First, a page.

The past few weeks I have been going heavy with my blogs but today, in the spirit of fall and the new TV season, I am going to go lighter. There are so many great TV shows about women and I want to share the joy.
I LOVE TV. Love it. I think the variety of spectacular offerings on both network and cable TV has changed our lives and our culture in many ways. And not just because of the hours we lose binge watching.
(One of my favorite ads for Netflix…10:45. Otherwise known as “time for one more…”)
TV today takes us places that we have never been before. It makes our hearts beat faster and our minds race. It lets us into the lives and minds of a myriad of unfamiliar characters. It allows us insight that might not have been possible before. All from the comfort of our couches.
With that in mind I was considering my favorite shows. Top two: Sons of Anarchy and The Walking Dead. Yes, bikers and zombies. People look at me like I have two heads when I say that.
Sometimes I wonder too, particularly because there are so many amazing TV shows written for and about women. Shows that are wonderful and perfect for bingeing.
#1 – Masters of Sex.
Set in the 1950s and 60s, the show follows the research and relationship of two of the pioneering researchers of human sexuality, Virginia Johnson and Bill Masters. Over the four season arc we witness first hand what it was, and was not, to be a sexual woman back in the day.
What did their research prove? That women could have orgasms and needed sex as much as men. That foreplay was an integral part of sexual pleasure. That it was not only okay for women to use birth control but necessary to give them the freedom to succeed on their own terms.
Was their research well received? Not so much.
In these days, when pornography is just another thing on your platform of choice, the sexual naivete of the time seems incredible. But all women should see it, to revel in how far we have come in just few decades.
#2 – Casual.
This TV show is about a middle-aged women, Valerie, whose husband trades her in for a younger model. She and her teen-aged daughter, Laura, move in with her brother, Alex, the owner of a matchmaking start-up who is totally dumbfounded by relationships of any kind.
The show is multi-faceted. It covers the at times dysfunctional relationships that exist in families and also digs into the scary and often intimidating world of dating and sex in 2016.
It is alternatively hilarious and devastatingly sad but the half hour episodes are each one a gem on their own.
#3 – Unreal.
The premise for this TV show is brilliant. It goes behind the scenes of a Bachelor-like reality TV show and gets into the minds of it’s two female producers, Quinn and her protégé Rachel.
This show is hilarious in it’s portrayal of the real world of reality TV but is also a picture window sized view into the heads of the two highly ambitious women, both of them deeply flawed, who will do anything to get what they want.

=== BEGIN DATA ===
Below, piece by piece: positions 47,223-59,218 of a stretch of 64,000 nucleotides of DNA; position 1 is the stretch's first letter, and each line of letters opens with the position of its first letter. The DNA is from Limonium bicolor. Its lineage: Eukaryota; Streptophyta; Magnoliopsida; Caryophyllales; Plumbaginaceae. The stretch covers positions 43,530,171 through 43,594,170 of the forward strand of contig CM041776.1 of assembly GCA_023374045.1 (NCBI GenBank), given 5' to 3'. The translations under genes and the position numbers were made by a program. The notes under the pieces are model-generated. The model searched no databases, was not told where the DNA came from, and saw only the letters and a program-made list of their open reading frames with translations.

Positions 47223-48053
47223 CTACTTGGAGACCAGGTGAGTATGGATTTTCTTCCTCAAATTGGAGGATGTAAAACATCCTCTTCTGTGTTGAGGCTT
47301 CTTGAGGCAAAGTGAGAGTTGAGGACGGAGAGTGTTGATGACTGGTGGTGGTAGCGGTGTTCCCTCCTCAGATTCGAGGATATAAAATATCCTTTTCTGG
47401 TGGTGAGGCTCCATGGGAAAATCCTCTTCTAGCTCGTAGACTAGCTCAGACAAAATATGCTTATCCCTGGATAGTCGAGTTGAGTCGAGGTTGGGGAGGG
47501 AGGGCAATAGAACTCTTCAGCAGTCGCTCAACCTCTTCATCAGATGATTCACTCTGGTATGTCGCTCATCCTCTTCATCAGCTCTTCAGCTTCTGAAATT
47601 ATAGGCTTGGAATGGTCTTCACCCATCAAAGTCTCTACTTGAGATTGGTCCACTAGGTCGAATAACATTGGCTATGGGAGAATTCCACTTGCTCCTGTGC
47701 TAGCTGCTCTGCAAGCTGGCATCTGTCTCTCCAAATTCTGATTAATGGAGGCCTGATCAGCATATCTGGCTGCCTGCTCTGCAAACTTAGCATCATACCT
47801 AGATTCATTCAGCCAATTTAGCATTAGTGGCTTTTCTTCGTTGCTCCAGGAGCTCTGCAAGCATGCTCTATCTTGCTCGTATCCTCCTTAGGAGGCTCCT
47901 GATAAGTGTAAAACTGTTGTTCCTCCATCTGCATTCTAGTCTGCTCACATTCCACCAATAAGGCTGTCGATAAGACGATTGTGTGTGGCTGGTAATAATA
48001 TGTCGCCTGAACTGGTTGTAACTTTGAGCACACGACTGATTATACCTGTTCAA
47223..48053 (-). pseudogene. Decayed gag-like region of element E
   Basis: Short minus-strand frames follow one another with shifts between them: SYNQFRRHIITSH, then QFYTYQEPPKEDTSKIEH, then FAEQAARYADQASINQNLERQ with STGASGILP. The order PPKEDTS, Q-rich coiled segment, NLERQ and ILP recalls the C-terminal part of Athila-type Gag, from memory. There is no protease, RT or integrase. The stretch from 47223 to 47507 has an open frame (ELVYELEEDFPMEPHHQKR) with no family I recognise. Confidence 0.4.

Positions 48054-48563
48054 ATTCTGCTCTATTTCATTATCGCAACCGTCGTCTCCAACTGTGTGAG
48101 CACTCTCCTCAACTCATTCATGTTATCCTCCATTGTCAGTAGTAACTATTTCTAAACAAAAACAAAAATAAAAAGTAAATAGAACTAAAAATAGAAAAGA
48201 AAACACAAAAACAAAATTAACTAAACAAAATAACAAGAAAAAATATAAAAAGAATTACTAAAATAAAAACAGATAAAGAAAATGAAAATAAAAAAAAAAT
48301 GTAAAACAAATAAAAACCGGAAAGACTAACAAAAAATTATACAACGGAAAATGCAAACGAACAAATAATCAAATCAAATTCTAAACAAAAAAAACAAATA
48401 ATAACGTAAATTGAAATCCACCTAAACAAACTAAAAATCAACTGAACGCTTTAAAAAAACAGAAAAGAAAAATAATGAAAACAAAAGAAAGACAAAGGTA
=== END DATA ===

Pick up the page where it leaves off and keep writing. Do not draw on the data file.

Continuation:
Over two seasons we see them manipulate the suitor, the contestants, each other and those who work with them to make the story completely their own. And that story is at times, literally, deadly.
That these women are capable of what they do, while simultaneously seeking love and happiness in their personal lives, is mind-boggling. And not entirely surprising.
It is a cautionary tale in many ways. And a guilty pleasure.
#4 – Nurse Jackie.
This incredible TV show stars Edie Falco, the talented actress behind Carmela Soprano in The Sopranos.
Edie plays Nurse Jackie, a wife, a mother and the best ER nurse at All Saint’s Hospital in NYC. She is also a drug addict.
Over the seven season arc we see Jackie as she alternately soars and falls. She is a remarkably talented and empathetic nurse but her drug abuse causes her to lie, cheat and steal. And while she pulls off her double life for a while ultimately it all catches up to her.
Nurse Jackie is a real woman, with all of the issues and challenges of a real woman in this world, and one with a natural talent for giving back in a life changing way. That she lives with a secret is no different from all of us. And, as we all know, secrets can be our undoing.
#5 – Big Love.
This is the story of a Morman family, Bill Henrickson and his three wives, Barb, Nickie and Margie, who live in the suburbs of Salt Lake City: . This is a man with three families in three houses all next door to each other, a man with three times the joys and heartbreak that having even one wife can bring.
It is also the story of a polygamist sect that lives off the grid in the desert and is led by a charismatic old man, Bill’s father, who has many young wives and dabbles in crime and treachery.
The juxtaposition, and overlap, of these two stories, of suburban domestic life and life in a cult, makes for fascinating TV. Even more fascinating, and at time more dangerous, is the relationship between the three wives, three women sharing a man and a marriage.
Take a moment and think about the reality of that situation.
Women are complicated. We bring so much love and grace into the world but also have a unique ability to shake everything up, in good ways and bad.
That TV these days presents these women, with all of their faults and virtues, is a gift. Gone are the days of Carol Brady and Laura Petrie, two one-dimensional characters who play off the multi-dimensions of their husbands. We are many things but we are not one-dimensional.
Every woman should watch these shows. Enjoy them. Learn from them. Tell your friends about them. Indulge.
You have my permission. Go for it!
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I am a NYC based Certified Life Coach and mental health advocate. My writing has been published on The Huffington Post, Prevention, Psych Central, Pop Sugar, MSN and The Good Man Project, among others. I work with all kinds of people to help them go from depressed and overwhelmed to confident and happy in their relationships and in their world.